OPINION: The debate about whether self-managed superannuation funds minimise tax or are taxed differently from other types of funds misses a key point.

Our view is that they are not minimising tax, nor is there any difference in the way they pay tax. Any differences between the tax of SMSFs and of other super funds just reflect different legal structures, not any difference in tax laws.

The Australian School of Business at the University of NSW is just finalising some research about the views on tax of the chief investment officers (CIOs) of some of Australia’s largest superannuation funds. In addition, through our masters programs, we have been heavily involved with the tax practitioners for SMSFs, so we have some insight into how these super funds are taxed.

At the outset the actual tax laws by which both types of fund are taxed are identical, but with one exception, which is an anti-avoidance rule that only applies to SMSFs. Interestingly, that rule gives the larger funds a marketing advantage.

One theme that has emerged in our research is that the CIOs of large funds are pretty tax-savvy. SMSF practitioners are equally tax-savvy, but what was surprising to us is that they are conservative in the way they manage SMSF tax because their clients will not pay them to have a fight with the Australian Taxation Office and, also, their clients want to sleep at night and not worry about a knock on the door from the tax office.

Four points

Sally Patten (AFR Weekend, September 28) makes four good points about SMSFs. First, that no tax is paid when a fund goes from accumulating to paying a pension; however, large funds can actually charge the member for tax at that point. Again, there is no law that says that and nor should there be. It is possible to restructure so that they do not pay tax that technically they do not have to pay, as some large funds have in fact done.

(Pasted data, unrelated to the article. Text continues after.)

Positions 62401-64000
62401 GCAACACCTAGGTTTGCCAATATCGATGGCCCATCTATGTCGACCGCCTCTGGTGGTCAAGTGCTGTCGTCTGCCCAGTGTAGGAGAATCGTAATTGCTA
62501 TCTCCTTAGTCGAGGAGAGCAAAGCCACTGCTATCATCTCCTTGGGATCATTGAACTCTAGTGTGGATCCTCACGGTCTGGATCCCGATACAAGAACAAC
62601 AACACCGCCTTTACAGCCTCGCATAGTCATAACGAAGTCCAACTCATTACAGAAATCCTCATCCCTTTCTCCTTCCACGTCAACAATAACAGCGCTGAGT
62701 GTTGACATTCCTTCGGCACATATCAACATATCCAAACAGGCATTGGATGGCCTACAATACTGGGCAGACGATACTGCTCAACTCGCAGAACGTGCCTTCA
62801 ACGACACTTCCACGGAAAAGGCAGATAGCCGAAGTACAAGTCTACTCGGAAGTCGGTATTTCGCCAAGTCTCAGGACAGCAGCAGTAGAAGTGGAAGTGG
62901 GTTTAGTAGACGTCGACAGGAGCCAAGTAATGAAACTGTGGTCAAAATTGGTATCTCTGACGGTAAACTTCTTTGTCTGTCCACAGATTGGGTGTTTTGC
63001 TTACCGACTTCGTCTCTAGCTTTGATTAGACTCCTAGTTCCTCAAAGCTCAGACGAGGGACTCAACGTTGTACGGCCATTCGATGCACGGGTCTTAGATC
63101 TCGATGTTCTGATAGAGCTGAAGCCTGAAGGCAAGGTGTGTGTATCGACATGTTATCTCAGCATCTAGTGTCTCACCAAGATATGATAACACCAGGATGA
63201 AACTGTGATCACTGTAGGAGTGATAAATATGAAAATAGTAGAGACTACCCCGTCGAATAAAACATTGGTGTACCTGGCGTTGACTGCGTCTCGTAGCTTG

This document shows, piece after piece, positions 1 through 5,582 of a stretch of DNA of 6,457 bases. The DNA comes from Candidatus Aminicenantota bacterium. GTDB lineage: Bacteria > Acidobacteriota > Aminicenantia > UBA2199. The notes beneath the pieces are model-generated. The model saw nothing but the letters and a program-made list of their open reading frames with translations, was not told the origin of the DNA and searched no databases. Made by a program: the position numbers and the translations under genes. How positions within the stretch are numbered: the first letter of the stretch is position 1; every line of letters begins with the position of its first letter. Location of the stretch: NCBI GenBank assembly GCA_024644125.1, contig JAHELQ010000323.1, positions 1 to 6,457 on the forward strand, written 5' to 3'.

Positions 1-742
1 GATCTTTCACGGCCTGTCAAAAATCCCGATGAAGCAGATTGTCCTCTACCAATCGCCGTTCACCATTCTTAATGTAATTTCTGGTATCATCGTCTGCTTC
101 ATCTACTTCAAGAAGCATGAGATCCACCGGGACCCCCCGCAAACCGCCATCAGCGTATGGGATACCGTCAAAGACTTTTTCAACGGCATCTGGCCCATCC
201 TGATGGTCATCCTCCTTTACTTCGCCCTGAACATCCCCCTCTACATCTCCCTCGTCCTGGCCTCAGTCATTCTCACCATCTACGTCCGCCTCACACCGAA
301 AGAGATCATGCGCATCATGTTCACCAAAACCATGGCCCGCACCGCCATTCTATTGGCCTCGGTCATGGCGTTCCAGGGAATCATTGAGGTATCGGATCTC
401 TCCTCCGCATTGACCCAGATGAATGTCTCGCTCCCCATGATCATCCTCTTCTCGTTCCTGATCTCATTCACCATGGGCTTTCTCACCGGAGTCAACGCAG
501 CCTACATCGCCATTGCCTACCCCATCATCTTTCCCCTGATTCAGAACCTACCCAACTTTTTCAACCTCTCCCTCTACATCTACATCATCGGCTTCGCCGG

Second, we found that large funds do participate in share buybacks. It is just not an issue for them.

Patten also highlights that SMSFs can invest in residential property, but that is not a tax issue, it is an investment class issue. It is because people who set up an SMSF better understand that class of investment. Again, the ability of an SMSF to leverage is a regulatory issue, not a tax matter. Sure, it can have a tax effect, but the main point is that it does not increase risk. Specifically, none of the fund’s assets other than what it purchased with the loan are at risk to the lender. However, having said that, we do have some concerns that leverage can affect tax equity, but that is a different argument.

Finally, the ATO is the lead regulator of SMSFs not just for tax but because of the number of SMSFs (500,000 plus), which is a volume business and the ATO is good at managing volume. Also, regulation by the ATO of SMSFs is different from regulation by APRA of all the other super funds. ATO regulates by disclosure, where the private sector audit profession reports breaches by SMSFs to the ATO. APRA, on the other hand, provides full prudential regulation, where the actual financials of the funds are interrogated against particular standards set by APRA.

The reason for the difference is that where someone is managing money for third parties you need a more robust regulatory system than when all the customers (fund members) are also involved in running the fund, when you need less regulation.

Overall, then, what we have found so far is consistent with tax expert Michael Rice’s observations: the tax rules are the same for each type of super fund (with that one exception, which benefits large funds) but you get different tax efficiencies depending on whether the assets in the fund are pooled, as for large funds, or, to use technical-speak, “hypothecated” (which means that they are directly related to the member’s account) for SMSFs.

This has nothing to do with tax avoidance; it is simply a function of the legal structure of the super fund.

Gordon Mackenzie is a Senior Lecturer in taxation and business law at the Australian School of Business, UNSW. 

This opinion piece was first published in the Australian Financial Review.